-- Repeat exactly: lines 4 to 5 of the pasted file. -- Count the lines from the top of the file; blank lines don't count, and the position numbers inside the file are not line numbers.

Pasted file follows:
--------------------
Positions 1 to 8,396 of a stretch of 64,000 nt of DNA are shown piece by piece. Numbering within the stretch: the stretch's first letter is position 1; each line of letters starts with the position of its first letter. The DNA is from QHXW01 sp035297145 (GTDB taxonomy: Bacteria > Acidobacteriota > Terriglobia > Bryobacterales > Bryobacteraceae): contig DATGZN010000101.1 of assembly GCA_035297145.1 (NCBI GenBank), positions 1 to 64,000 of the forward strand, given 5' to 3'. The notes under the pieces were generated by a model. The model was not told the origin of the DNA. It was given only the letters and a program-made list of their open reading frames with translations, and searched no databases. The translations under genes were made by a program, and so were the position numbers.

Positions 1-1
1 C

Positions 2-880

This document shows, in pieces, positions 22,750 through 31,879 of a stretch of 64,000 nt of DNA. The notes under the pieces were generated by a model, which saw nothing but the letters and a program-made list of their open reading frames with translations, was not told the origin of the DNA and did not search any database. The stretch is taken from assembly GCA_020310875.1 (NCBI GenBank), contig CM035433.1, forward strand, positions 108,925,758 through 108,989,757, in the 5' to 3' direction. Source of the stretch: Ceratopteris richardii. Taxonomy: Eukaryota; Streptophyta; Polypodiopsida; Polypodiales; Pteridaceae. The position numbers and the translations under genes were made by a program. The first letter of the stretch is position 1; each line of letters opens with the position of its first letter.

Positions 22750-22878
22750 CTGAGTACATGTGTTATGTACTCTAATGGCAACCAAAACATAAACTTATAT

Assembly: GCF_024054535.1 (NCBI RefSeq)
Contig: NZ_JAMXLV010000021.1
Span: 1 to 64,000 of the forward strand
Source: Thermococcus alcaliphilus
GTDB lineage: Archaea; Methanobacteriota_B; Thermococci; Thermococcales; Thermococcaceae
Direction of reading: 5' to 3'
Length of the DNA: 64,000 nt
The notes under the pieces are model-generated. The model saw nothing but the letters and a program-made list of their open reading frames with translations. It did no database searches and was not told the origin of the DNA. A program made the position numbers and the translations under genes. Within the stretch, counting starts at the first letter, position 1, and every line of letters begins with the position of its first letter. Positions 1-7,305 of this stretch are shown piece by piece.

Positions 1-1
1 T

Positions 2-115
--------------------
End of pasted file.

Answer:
Positions 2-880

This document shows, in pieces, positions 22,750 through 31,879 of a stretch of 64,000 nt of DNA. The notes under the pieces were generated by a model, which saw nothing but the letters and a program-made list of their open reading frames with translations, was not told the origin of the DNA and did not search any database. The stretch is taken from assembly GCA_020310875.1 (NCBI GenBank), contig CM035433.1, forward strand, positions 108,925,758 through 108,989,757, in the 5' to 3' direction. Source of the stretch: Ceratopteris richardii. Taxonomy: Eukaryota; Streptophyta; Polypodiopsida; Polypodiales; Pteridaceae. The position numbers and the translations under genes were made by a program. The first letter of the stretch is position 1; each line of letters opens with the position of its first letter.